Angling

Shallow hooking is where fish are hooked in the mouth, whereas deep hooking is where the hook penetrates further into the body.

  • A fifth or more of fish are deep-hooked
  • A ⅓ to a ½ of fish that are deep-hooked, die
  • Injuries to heart, lungs, liver, stomach
  • A study showed ⅓ of tuna deep hooked
  • Another study showed ½ of sailfish deep hooked
  • Hooks penetrate eyes, and the brain cavity

DEEP HOOKING - 35% DEATH RATE

The University of Maryland (Reiss, 2003) found that deep-hooking causes a third of the fish to die. The majority had sustained major internal damage to the heart, stomach or liver.

fish hook pain

DEEP HOOKING - PERCH AND BASS

The same department (Lukacovic), again using anglers, reported that 5.8% of perch were deep hooked, with a third of them dying. The department investigated complaints of dead and floating striped bass near fishing areas. They discovered angling tackle left in the bodies of many fish and physical trauma caused by hooks.

DEEP HOOKING - 53% DEATH RATE

The Maryland Department of Natural Resources in the USA (Lukacovic, 1999) used anglers, in their research into different hooks, to catch striped bass. They found that a fifth of the fish caught on conventional hooks had been deep-hooked. Of these, over half died. The hooks went to the heart and liver, causing severe internal haemorrhage.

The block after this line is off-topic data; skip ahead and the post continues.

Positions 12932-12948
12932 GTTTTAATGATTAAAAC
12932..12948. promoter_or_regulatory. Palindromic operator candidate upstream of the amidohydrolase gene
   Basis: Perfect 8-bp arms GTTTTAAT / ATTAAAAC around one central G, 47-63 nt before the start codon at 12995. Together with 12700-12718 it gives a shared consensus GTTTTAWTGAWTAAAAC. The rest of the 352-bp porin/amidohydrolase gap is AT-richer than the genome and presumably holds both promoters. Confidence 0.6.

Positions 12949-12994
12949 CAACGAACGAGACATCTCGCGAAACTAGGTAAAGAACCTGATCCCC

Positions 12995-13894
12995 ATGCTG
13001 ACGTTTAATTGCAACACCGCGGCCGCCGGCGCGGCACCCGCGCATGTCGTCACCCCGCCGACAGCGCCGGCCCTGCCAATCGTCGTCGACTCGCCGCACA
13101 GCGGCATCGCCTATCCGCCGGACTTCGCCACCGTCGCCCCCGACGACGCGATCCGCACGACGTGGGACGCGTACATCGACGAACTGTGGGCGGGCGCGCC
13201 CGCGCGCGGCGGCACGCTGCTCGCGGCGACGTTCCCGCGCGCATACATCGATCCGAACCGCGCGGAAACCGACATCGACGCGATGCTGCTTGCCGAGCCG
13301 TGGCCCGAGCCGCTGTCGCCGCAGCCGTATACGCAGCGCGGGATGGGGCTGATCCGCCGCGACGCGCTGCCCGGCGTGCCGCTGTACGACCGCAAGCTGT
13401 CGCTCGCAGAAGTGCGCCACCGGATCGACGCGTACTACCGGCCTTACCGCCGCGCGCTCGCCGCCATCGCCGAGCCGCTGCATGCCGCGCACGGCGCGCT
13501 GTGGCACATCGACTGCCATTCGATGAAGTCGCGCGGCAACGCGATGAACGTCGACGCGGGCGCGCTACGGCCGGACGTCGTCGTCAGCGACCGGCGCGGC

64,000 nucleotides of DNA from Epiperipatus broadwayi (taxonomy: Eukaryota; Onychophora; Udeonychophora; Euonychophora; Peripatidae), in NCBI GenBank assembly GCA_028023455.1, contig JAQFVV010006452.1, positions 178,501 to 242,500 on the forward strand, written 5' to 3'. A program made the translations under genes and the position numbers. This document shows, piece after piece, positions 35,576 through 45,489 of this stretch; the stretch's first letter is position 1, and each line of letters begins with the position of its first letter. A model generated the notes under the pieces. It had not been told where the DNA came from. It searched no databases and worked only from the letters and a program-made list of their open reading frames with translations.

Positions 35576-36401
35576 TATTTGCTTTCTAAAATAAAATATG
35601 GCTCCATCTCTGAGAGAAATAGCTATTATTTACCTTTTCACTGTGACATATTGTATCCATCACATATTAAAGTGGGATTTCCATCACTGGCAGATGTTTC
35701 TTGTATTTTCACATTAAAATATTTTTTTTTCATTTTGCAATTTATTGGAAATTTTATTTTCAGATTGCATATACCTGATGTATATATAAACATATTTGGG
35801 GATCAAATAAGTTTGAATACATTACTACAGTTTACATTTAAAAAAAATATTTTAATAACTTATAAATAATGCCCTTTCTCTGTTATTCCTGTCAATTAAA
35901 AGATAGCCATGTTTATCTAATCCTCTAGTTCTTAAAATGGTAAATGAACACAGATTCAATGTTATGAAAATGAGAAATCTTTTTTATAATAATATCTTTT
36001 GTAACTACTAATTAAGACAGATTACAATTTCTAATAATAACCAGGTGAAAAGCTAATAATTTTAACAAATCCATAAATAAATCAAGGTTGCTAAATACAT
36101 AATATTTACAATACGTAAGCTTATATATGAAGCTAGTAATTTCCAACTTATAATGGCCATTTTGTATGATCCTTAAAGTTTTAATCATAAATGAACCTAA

DEEP HOOKING IN SAILFISH

Scientists at an American Fisheries Society Symposium (Prince, 2002) reported their finding regarding deep-hooking of sailfish. Sailfish were caught off Guatemala and Florida. Nearly half of the sailfish caught by conventional hooks had them lodged in their mouth, throat, gill arch, oesophagus, pharynx, or stomach. Many lacerations or bleeding were considered potentially lethal. Several fish were hooked in the eye or eye socket. Hooks also penetrated the brain cavity.

DEEP HOOKING IN TUNA

The same American Fisheries Society symposium also received another paper (Skomai, 2002) on hooking. In this study, a third of tuna caught on conventional hooks were deep-hooked. One tuna, aged four, had a circle hook protruding through the lumen of the anterior stomach. The exposed hook point ripped tissue that supports viscera in the abdominal cavity and caused internal bleeding. Another tuna, aged one, had a circle hook that lodged between two gill arches in the pharynx and caused extensive bleeding from gill filament damage.

Hooks in the tuna penetrated the abdominal cavity and gut, tore veins, and damaged livers. There was also scraping of facial tissue, and extensive damage to eyes and their sockets. Blindness could result in death if the fish could no longer feed properly.

Fish Pain